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More Desire Paths

I’ve written a few times about my fascination with desire lines: “the unpaved paths that people wear down over time.”

Anyway, Peter Merholz, who wrote the first post that exposed me to the idea, just wrote a new post on the topic:

Designers come from a tradition of figuring out the whole system, and putting it out there. But the success of Twitter has emerged from an approach that’s nearly 180 degrees from that. Twitter began simply as a way to post 140-character messages, and allowed remarkable freedom in following. Almost no structure was placed on the system. It’s through the paths that users have worn in the system (e.g., @ replies, retweets, hashtags, followfridays) that Twitter has grown to realize the value of the service, and they’ve made initial steps to “pave” those most popular paths (most notably replies, though Doug mentioned that they are considering how to more formally support retweeting as well).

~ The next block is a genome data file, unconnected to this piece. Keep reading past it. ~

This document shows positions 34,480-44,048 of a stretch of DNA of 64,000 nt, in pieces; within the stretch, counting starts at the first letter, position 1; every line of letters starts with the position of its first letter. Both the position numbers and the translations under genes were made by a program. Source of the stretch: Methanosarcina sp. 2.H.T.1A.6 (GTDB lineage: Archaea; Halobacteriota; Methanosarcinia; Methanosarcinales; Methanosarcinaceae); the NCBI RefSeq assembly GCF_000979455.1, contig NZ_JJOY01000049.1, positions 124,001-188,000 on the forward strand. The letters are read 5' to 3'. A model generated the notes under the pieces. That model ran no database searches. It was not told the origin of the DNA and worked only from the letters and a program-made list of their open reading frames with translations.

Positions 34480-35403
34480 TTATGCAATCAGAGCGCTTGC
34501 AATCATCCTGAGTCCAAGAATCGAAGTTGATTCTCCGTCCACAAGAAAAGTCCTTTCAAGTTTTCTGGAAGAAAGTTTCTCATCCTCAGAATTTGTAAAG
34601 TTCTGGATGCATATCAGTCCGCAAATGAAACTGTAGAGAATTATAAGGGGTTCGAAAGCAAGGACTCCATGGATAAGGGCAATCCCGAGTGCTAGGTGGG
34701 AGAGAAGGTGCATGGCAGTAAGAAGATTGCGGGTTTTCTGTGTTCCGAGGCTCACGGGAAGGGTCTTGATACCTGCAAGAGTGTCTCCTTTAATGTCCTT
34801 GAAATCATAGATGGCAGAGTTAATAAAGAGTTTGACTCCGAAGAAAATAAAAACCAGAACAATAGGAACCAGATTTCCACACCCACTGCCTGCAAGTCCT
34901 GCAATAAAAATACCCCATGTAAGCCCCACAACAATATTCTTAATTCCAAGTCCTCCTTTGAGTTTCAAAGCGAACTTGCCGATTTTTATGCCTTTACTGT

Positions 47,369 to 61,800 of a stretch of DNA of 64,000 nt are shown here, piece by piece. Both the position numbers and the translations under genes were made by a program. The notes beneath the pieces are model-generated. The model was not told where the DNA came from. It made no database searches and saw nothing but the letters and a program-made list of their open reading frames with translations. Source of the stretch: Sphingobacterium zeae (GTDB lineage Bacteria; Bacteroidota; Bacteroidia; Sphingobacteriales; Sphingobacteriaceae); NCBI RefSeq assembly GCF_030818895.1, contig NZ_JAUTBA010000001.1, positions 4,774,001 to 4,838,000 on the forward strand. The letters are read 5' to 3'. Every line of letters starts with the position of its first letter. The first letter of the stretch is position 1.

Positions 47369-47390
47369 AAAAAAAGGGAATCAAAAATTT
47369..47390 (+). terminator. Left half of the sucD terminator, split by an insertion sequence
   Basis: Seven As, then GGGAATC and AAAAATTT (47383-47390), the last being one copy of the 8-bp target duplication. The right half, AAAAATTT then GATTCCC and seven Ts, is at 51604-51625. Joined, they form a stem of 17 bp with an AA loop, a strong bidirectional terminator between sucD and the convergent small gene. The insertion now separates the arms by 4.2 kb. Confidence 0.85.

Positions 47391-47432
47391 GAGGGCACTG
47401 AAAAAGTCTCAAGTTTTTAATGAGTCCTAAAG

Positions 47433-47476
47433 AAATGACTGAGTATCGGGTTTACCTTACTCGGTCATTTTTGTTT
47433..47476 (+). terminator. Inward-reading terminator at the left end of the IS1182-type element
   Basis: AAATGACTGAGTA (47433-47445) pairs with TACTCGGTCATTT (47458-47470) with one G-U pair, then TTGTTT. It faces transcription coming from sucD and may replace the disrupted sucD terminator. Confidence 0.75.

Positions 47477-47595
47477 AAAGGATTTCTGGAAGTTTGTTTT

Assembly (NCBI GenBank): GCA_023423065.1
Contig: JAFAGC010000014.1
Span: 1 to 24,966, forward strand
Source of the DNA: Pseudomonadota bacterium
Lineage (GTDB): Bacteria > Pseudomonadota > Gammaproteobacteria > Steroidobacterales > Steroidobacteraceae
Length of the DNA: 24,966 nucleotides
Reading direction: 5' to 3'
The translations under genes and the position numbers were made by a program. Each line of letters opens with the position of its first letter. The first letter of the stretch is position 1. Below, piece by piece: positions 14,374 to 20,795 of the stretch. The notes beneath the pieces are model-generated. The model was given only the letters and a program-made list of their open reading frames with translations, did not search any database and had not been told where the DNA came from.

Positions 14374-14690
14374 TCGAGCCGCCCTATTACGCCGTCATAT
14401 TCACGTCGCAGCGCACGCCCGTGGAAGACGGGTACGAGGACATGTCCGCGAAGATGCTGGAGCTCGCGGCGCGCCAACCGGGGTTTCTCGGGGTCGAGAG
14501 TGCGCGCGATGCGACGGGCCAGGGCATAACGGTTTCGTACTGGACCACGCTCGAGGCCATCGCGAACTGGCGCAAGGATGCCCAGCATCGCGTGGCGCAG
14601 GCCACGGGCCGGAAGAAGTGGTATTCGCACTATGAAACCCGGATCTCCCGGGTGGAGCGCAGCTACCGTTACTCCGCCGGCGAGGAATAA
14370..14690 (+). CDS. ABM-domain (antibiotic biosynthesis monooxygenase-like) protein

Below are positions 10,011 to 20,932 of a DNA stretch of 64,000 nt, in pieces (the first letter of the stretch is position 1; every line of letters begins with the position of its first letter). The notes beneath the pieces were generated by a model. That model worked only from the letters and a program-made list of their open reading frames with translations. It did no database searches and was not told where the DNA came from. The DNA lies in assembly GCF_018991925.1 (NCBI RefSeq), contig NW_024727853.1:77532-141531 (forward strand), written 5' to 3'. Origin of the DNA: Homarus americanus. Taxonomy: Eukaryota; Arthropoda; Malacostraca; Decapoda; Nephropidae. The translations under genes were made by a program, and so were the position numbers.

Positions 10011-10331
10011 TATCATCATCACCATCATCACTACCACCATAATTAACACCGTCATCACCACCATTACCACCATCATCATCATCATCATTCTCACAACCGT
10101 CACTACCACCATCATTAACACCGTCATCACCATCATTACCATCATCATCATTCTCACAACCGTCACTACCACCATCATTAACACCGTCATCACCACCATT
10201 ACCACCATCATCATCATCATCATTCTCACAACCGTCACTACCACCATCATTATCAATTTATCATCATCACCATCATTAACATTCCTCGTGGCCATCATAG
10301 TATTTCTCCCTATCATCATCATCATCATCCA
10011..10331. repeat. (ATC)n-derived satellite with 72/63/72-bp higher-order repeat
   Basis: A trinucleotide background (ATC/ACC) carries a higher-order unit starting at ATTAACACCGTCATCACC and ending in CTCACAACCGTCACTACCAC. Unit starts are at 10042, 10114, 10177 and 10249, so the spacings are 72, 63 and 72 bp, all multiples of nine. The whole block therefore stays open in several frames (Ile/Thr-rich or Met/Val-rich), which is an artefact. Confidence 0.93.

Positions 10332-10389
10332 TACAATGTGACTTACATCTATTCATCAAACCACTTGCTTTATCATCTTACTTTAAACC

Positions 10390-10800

October 27, 2009

Comments

  • Josh Klein says:

    Okay, this is pretty much a complete aside, but your post randomly triggered this…

    It’s always been weird to me that light takes the shortest path through a prism to reach the other side in a straight line. How does it “know”, prior to reaching the far side of a prism, that during each moment of forward movement it is getting closer to that as yet undiscovered endpoint?

    You seem to enjoy figuring out these brain teasers… any ideas?

    Am I a nerd for bringing this up? :P

  • Kyle says:

    The first time I heard of something like this (relative to the web) was in a whitepaper written by Method, except they called it ‘cowpaths’.

    Thanks to the magic of the wayback machine, you can read the paper here: http://web.archive.org/web/20030711185952/http://www.method.com/methodlab/experiments/cowpaths/ — they even created prototype navigation that learned a visitor’s behavior over time and adapted the navigation to suit their interests.

  • barbara says:

    twitter = great illustration of progressive educational philosophy in action!

  • Desire Path Highlighting | Noah Brier dot Com says:

    […] written about desire paths a bunch of times in the past. They’re those extra trodden lines between two points that, despite not being paved, are […]

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